The younger generation is driving the change for “eco-households,” according to new research. While parents have a duty to educate their children on respecting the Earth, results found 76 percent of parents actually feel their child is the one advocating for environmentally-friendly changes in their home. The survey of 2,000 Americans – 74 percent of which were parents – found that seven in 10 American homes class themselves as an eco-household.
Conducted by OnePoll on behalf of Avocado Green Mattress, the survey progressed to defining the key characteristics of an eco-home. Results found that an eco-household most commonly includes active recycling, avoiding wasting food and reducing energy consumption. That’s in addition to bringing reusable bags to the grocery store and avoiding plastic straws. The survey also looked at Americans’ thoughts in regard to climate change and the next generation.
Regardless of how environmentally friendly they currently are, results found that 77 percent of respondents would like to be even greener. And for many, having children is a catalyst for wanting to become more green (41 percent). Eighty-eight percent believe it’s important for the next generation(s) to be taught about being environmentally friendly – with nine years old found to be the ideal age to start.
Interestingly enough, respondents believe teachers have the most responsibility for teaching children about climate change and being environmentally friendly (80 percent). This was followed by parents (80 percent), the government (52 percent) and companies (35 percent). In addition to children changing the way Americans think about being green, 59 percent report wanting to be more environmentally friendly simply because they want the world to be a better place. “For the health of our families and of our planet, we all need to start making changes. But even small lifestyle changes add up to progress,” said Mark Abrials, the Co-Founder and CMO of Avocado Mattress. “Becoming a more conscious, informed consumer and ‘voting’ with your dollar is a simple way to create positive change for the next generation.”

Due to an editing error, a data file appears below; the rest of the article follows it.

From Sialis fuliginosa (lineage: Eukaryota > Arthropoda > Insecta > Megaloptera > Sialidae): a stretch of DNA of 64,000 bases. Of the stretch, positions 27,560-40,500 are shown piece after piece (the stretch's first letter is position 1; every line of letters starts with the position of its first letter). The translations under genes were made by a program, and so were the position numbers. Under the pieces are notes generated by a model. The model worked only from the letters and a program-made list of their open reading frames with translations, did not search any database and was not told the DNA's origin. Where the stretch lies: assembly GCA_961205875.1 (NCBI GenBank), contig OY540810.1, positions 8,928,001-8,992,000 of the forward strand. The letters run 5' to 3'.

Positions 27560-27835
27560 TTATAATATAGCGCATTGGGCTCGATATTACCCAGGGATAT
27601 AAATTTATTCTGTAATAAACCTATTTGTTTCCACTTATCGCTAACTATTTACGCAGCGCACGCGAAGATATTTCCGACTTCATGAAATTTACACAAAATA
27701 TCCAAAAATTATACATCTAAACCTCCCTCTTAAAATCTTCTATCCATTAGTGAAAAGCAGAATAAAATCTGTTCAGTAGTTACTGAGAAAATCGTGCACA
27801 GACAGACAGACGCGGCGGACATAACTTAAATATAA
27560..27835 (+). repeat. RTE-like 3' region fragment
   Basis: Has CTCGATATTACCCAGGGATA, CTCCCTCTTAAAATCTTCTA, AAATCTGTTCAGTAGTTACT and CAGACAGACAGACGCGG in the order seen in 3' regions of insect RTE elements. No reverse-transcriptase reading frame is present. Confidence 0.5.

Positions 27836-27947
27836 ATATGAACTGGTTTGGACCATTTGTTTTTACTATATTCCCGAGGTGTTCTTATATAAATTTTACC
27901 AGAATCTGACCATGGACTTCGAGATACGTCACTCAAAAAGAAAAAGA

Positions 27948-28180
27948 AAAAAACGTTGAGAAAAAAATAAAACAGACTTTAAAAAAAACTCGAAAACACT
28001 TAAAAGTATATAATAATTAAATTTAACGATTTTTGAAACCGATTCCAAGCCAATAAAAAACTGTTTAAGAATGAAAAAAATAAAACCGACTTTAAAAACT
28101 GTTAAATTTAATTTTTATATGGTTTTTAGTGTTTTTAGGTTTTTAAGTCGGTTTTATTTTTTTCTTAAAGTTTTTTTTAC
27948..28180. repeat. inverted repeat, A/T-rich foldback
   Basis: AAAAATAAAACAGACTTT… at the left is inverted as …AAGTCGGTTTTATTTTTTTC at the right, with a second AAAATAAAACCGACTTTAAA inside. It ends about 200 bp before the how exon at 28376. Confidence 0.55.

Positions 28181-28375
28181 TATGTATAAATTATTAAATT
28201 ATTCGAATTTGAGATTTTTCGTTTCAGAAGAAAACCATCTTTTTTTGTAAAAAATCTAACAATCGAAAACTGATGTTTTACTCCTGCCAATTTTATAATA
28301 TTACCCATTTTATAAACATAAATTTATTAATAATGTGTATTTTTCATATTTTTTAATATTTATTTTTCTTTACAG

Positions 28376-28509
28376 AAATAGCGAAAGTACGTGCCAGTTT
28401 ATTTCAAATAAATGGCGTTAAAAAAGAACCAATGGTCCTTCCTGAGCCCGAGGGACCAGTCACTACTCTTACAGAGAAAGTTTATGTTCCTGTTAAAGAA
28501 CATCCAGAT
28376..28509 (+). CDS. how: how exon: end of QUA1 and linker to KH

Eighty-five percent believe that small actions can add up to make a big difference for the environment – and one small action respondents are taking is purchasing ethical products. Thirty-seven percent report “often” purchasing products that are ethical and environmentally friendly. And respondents report being more likely to buy from a company that offers sustainable products (57 percent), uses organic or natural ingredients (51 percent) and that has good ethical practices (48 percent).
Abrials continued, “It’s an exciting step forward to see consumers becoming more discerning and actively seeking out ethically and sustainably manufactured products – made with natural, organic materials. Not only are they better for the environment, but they’re also better our families, too.”